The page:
Despite recovering the money, Titta decides to fly to Sicily anyway to explain himself. His reasons are initially unclear and he seems uncertain about following through his plans, partly because they will force him to miss his supper with Sofia. However, when Sofia fails to turn up, a despondent Titta, thinking that no-one loves him, leaves for the airport. In actual fact, Sofia does not turn up because she is involved in a car-crash.

Arriving in Palermo, Titta is taken to a nearby hotel and, after a wait in a guestroom, is interrogated by a capo di tutti capi. Titta explains that he has recovered the money but then says he does not want to give it back. At this point, the Mafia boss ominously tells a subordinate to transfer Titta's account to someone else before asking Titta to tell him where the money is. Titta again refuses. He is led away by guards and the next morning is taken to a building site. Here he is suspended from a crane above a container of fresh concrete, and told that unless he reveals the money's whereabouts, he will be drowned in the concrete. As he has already given the money to the elderly aristocrats in the hotel, he refuses.

The film ends with Titta being lowered into the concrete and thinking of his long-lost friend Dino, who works as an electrician in the Alps.

Surely you have seen his type; fiftyish, dark rimmed spectacles, well dressed but not flashy, inconspicuously sitting in the lobby of an unnamed hotel, probably with his legs crossed, looking in the daily newspaper for the chess problem of the day. Have you ever wondered what this unremarkable person does for a living? What kind of emotions this person might have? Italian filmmaker Paolo Sorrentino has the answer; the protagonist of his Le conseguenze dell’amore’ (The Consequences of Love) is just such a person. Sorrentino’s carefully observed drama peels away the layers of mystery surrounding this apparently dull man with such expertise that it will make you alternatively tingle and cringe in your chair until the understated coda delivers the final blow. Despite two superfluous sub-plots, Le conseguenze dell’amore is clearly the work of a writer-director who could quickly ascend to the upper regions of European filmmaking.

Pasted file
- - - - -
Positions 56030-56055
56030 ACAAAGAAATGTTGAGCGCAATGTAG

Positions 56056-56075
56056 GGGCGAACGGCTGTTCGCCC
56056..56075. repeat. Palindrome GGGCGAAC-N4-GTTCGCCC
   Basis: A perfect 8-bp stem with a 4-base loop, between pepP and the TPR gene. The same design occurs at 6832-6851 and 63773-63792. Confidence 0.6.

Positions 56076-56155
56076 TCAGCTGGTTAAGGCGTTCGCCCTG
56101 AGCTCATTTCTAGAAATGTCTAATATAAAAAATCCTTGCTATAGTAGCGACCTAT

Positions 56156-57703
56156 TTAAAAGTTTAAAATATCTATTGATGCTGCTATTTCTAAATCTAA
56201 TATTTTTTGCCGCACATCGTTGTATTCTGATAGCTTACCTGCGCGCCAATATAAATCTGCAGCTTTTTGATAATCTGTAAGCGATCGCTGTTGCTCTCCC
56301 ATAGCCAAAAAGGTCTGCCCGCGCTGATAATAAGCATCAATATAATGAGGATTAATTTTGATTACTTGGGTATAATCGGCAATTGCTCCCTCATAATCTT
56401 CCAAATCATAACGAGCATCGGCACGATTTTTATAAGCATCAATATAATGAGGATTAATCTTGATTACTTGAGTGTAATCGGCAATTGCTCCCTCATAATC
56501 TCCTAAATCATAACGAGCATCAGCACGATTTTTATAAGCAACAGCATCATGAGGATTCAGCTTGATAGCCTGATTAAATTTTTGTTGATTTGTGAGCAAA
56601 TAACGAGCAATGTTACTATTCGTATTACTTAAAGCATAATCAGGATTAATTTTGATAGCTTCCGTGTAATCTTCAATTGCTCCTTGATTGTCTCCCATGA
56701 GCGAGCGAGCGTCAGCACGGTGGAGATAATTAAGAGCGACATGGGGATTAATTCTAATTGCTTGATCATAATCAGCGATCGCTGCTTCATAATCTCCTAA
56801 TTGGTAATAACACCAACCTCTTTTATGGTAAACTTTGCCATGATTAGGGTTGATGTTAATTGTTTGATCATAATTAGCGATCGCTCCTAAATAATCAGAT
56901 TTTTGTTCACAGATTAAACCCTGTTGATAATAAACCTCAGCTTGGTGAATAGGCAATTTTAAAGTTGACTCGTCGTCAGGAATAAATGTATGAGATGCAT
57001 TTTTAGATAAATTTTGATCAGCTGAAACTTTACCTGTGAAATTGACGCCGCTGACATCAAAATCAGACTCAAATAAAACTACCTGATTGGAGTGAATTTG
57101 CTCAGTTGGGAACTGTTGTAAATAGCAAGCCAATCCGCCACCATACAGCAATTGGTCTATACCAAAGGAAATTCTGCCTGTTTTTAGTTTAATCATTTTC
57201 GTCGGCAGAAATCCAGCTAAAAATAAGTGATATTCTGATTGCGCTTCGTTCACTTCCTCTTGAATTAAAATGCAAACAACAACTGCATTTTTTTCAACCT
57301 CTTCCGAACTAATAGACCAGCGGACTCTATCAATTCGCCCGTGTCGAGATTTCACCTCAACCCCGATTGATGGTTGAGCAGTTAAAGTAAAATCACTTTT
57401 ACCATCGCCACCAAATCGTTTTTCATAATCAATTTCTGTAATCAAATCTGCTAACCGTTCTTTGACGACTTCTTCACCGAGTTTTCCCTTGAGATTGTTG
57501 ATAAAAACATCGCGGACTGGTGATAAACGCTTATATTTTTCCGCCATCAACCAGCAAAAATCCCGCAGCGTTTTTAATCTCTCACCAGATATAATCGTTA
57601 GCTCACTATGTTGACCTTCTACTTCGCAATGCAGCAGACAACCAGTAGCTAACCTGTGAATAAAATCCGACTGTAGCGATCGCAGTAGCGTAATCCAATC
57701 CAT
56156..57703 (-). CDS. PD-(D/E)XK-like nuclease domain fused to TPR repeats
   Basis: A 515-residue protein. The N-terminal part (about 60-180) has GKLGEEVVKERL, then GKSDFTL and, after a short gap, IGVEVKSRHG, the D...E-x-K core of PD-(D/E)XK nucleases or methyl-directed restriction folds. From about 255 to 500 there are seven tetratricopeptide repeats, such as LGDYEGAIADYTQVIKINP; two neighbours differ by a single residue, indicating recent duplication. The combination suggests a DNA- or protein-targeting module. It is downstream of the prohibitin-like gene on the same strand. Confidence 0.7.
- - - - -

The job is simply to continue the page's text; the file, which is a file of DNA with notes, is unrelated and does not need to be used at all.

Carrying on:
Our mystery man is called Titta di Gerolamo (Toni Servillo), but, as he says himself, the only frivolous thing about him is his name. Divorced from his wife and children, he lives a lonely life in an anonymous hotel in the Italian speaking part of Switzerland. He works little; once or twice a week he goes out to deposit the contents of a suitcase at a local bank. His life seems to be as calm as a pond on a windless day. Before this would become an utterly boring film however, life a large and heavy stone into that pond of languid tranquillity. The result of that throw ripples through di Gerolamo’s life long after the stone has hit the bottom.

Sorrentino, for whom this is only his second feature length film, approaches Titta as one would any stranger in a hotel lobby, observing him but not asking him any questions. As we get to know him and his surroundings a little bit better, we come to understand more about the man with the inexpressive face. Servillo does an excellent job of hiding behind a straight poker face yet telling us so much; there are two beautifully filmed little sequences in which a small twitch of his lips tell us that his face is, in fact, not immobile and that the owner must thus have emotions like the rest of us.

Sorrentino is clearly more interested in making a thorough character study of Titta rather than a flashy thriller, though the latter half of the film has some elements of that genre too. The violence and accidents that are part of this semi-thriller are the weakest scenes of Le conseguenze dell’amore. The film would have benefited from trimming all the scenes that do not bear directly on Titta, his reasoning and his actions.

As it stands there are two small subplots, one involving the barmaid from the hotel and another two Sicilian visitors, that distract too much from the main narrative enigma that is Titta himself. Sorrentino is at his most effective when he creates an atmosphere of ominous dread by simply waiting and registering everyday actions. The constant floating movements of the camera and the modern musical score underline Titta's detachment from his surroundings; he would like to be invisible but for that he would have to be loved and not be alone. Everything seems calm on the surface, but a twitch of the lips might cause an eruption of temperament which can not be reversed.

Boyd van Hoeij in European Films Net